String Festival

In my musical career, I’ve never aspired to be a professional musician.  I’m not competitive enough and I get too nervous for audition and performance situations.  Within music however, I’ve always loved playing and teaching violin lessons.  The students who are passionate about learning make it an easy job.  I’m very excited to share my knowledge of violin and music with them (in fact most of our lessons go at least 5-10 minutes longer than they’re supposed to.)

This week I have a ‘test run’ at being a full-time music teacher.  As a part of the Hillsdale County Community School of the Arts (HCCSA)’s String Festival I get the opportunity to teach local students about music.  The range of students varies from beginners (only a few weeks into learning violin) to high school students who’ve been playing for many years.  There’s a morning group consisting of two orchestras, mostly middle school and high school kids.  Then the afternoon session is for the beginners and those who have some experience but not enough to be in an orchestra.  As a violin (and viola) teacher I’m used to teaching individual lessons and working as an assistant in group lessons.  Many people have told me that I should be a string orchestra teacher and I’ve always protested and thought that it wasn’t really for me.  I thought it would be a lot of work (and it is) but I didn’t really believe that I could handle a group setting because I’m typically not that confident in front of groups and felt like I do a lot better on an individual basis.   (More than that I think I was worried about demanding parents who might come complain and didn’t want to think about trying to deal with that.)

My leadership style is that I’m best at being “second in command” or the “right-hand man” or more of an assistant.  I like to stay in the background unless I’m needed to run an errand or assist with something small.  But for the string festival I’m much more than just the assistant. I’m an assistant for the orchestra rehearsals, but I’m a sectional leader, a small group lessons teacher, and a private lessons teacher.  For the second half of the day, I am a group teacher (and teaching independently).  I knew I’d have to be confident in what I was doing for both groups (even though I might not have felt like it) and you what?  It wasn’t so bad.  There’s no exact science when you’re working with people who have different strengths and weaknesses, so it’s all about being flexible and discovering a way to help them become a better musician.  The older group I knew wouldn’t be too much trouble because I have a lot of orchestral experience to pull from and it’s basically just practicing the notes over and over again and isolating trouble spots.  For the younger students though I knew I would have to be a leader and take charge.  I was nervous about knowing what to do and how to get from one task to the next with them, but it’s really not all that bad.  Sure, there’s a little downtime and sometimes I have to check my notes but it’s ok.  I didn’t think I had enough experience to teach on my own, but things seem to be going very well.  I’m even starting to come up with my own lesson plans (with some basic guidelines.)

This is more than a experience in gaining self-confidence though.  It’s building up relationships with the students, and building their self-confidence.  They won’t be confident if their teachers aren’t displaying confidence, and they won’t be passionate if their teachers aren’t passionate either.  I love teaching private lessons for the relationships I can build with my students (and what a sad day it will be if I leave Hillsdale and have to give up all my students.)  And group lessons are similar too.  I love seeing the smiling faces and their anxiousness to learn encourages me and makes me anxious to teach them everything I know.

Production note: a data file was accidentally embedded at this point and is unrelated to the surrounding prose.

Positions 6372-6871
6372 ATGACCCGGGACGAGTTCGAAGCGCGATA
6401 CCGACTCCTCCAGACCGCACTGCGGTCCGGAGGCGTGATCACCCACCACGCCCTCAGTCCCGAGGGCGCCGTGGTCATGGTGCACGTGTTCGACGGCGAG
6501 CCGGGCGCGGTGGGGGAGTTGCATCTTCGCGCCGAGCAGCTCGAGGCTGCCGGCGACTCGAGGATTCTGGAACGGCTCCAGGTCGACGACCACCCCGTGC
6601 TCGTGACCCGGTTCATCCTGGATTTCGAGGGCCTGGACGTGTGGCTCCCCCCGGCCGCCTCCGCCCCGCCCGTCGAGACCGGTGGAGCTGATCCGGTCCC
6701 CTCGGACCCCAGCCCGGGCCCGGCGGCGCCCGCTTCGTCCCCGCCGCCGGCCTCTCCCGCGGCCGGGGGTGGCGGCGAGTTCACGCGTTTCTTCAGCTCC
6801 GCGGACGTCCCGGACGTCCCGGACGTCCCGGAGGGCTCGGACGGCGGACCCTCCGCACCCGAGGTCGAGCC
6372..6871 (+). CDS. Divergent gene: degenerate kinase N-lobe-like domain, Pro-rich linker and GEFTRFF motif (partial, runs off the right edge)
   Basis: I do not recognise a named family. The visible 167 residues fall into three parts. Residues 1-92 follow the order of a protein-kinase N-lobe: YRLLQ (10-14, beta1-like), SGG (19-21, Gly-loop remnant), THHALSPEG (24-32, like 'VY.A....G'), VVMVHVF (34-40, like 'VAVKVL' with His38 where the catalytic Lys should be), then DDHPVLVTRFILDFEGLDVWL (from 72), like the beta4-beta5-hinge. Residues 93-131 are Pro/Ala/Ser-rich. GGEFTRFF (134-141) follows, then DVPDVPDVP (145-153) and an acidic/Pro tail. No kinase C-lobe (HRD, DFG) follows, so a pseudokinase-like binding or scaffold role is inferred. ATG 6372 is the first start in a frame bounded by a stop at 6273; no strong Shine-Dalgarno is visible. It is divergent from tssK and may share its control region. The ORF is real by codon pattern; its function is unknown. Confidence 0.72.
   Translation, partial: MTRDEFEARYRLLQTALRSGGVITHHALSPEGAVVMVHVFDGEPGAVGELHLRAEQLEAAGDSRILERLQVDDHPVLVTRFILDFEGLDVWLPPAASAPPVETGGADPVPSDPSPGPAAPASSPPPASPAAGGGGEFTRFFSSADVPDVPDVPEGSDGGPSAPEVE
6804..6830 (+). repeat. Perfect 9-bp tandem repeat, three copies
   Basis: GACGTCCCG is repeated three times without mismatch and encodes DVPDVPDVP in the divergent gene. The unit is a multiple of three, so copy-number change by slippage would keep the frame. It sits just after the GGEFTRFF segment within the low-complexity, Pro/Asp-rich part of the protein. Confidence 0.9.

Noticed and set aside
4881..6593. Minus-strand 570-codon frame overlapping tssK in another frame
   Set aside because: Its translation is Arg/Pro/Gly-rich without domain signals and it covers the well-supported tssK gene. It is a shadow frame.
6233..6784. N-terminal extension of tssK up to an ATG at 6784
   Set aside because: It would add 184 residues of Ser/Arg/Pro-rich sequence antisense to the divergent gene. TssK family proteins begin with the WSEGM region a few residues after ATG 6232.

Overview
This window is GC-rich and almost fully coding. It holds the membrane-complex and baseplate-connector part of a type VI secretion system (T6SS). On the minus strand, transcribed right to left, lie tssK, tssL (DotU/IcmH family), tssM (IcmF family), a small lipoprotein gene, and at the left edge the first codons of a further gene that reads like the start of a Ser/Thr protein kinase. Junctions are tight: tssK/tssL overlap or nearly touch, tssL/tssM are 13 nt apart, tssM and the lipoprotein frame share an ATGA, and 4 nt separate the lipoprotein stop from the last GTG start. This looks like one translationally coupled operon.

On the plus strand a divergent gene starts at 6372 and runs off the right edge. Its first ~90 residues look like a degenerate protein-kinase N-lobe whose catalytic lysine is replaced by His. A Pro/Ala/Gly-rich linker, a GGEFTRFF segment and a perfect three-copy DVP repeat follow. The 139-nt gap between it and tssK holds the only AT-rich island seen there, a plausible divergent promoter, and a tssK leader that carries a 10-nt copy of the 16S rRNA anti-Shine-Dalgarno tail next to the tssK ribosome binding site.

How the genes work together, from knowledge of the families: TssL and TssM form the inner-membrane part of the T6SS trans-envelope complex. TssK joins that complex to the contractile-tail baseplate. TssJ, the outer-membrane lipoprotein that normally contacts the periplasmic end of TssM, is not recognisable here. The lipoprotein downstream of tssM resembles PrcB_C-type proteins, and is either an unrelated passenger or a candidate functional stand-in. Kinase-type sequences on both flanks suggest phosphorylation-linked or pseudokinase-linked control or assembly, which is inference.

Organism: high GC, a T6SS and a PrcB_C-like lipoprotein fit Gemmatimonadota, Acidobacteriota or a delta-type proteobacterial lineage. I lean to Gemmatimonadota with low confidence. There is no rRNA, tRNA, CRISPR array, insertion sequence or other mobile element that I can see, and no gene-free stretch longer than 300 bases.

It’s amazing how much they’ve all grown in just four days.  We didn’t really know what to expect and how quickly everyone would be able to pick up the songs.  The first day was a little bit rough but each day gets significantly better.  I’m very excited to see what everyone can accomplish next week and even more excited their concert and their own realization then of how much they accomplished.

I love teaching violin (and viola) and have considered making it a full-time job if I could find enough students.  But now I think I could also potentially work as an orchestra teacher or a group lessons teacher if I found the right job.  It’s certainly the most rewarding job and even though it can be hard work I know the work would be worth it.  It’s also exhausting fitting it in amongst my other jobs but I love every minute I’m there.  I probably don’t really know how much of an impact I have on some of my students or the students here at the festival.  I’m so blessed to have this opportunity to teach these guys and share my talents with them as they develop their own.  I don’t know what the rest of my life will hold for me but one thing I know for sure is that in one way or another I’ll be teaching music for the rest of my life.  (Music=Life)


2 thoughts on “String Festival

  1. Yay, hooray, Renee!!!
    I’m glad to hear you’ve found something you absolutely love doing!
    Love you tons and miss you!

  2. Awe Renee, it’s so wonderful to hear you speak from your heart. I know you’ll do well in whatever career path you choose. Music has been such a huge part of your life for so long I cannot imagine you not doing something with it. So I am happy to hear you love teaching music. You keep up the good work and maybe you’ll go back and get a teaching degree in music education. Good luck in whatever path you take.

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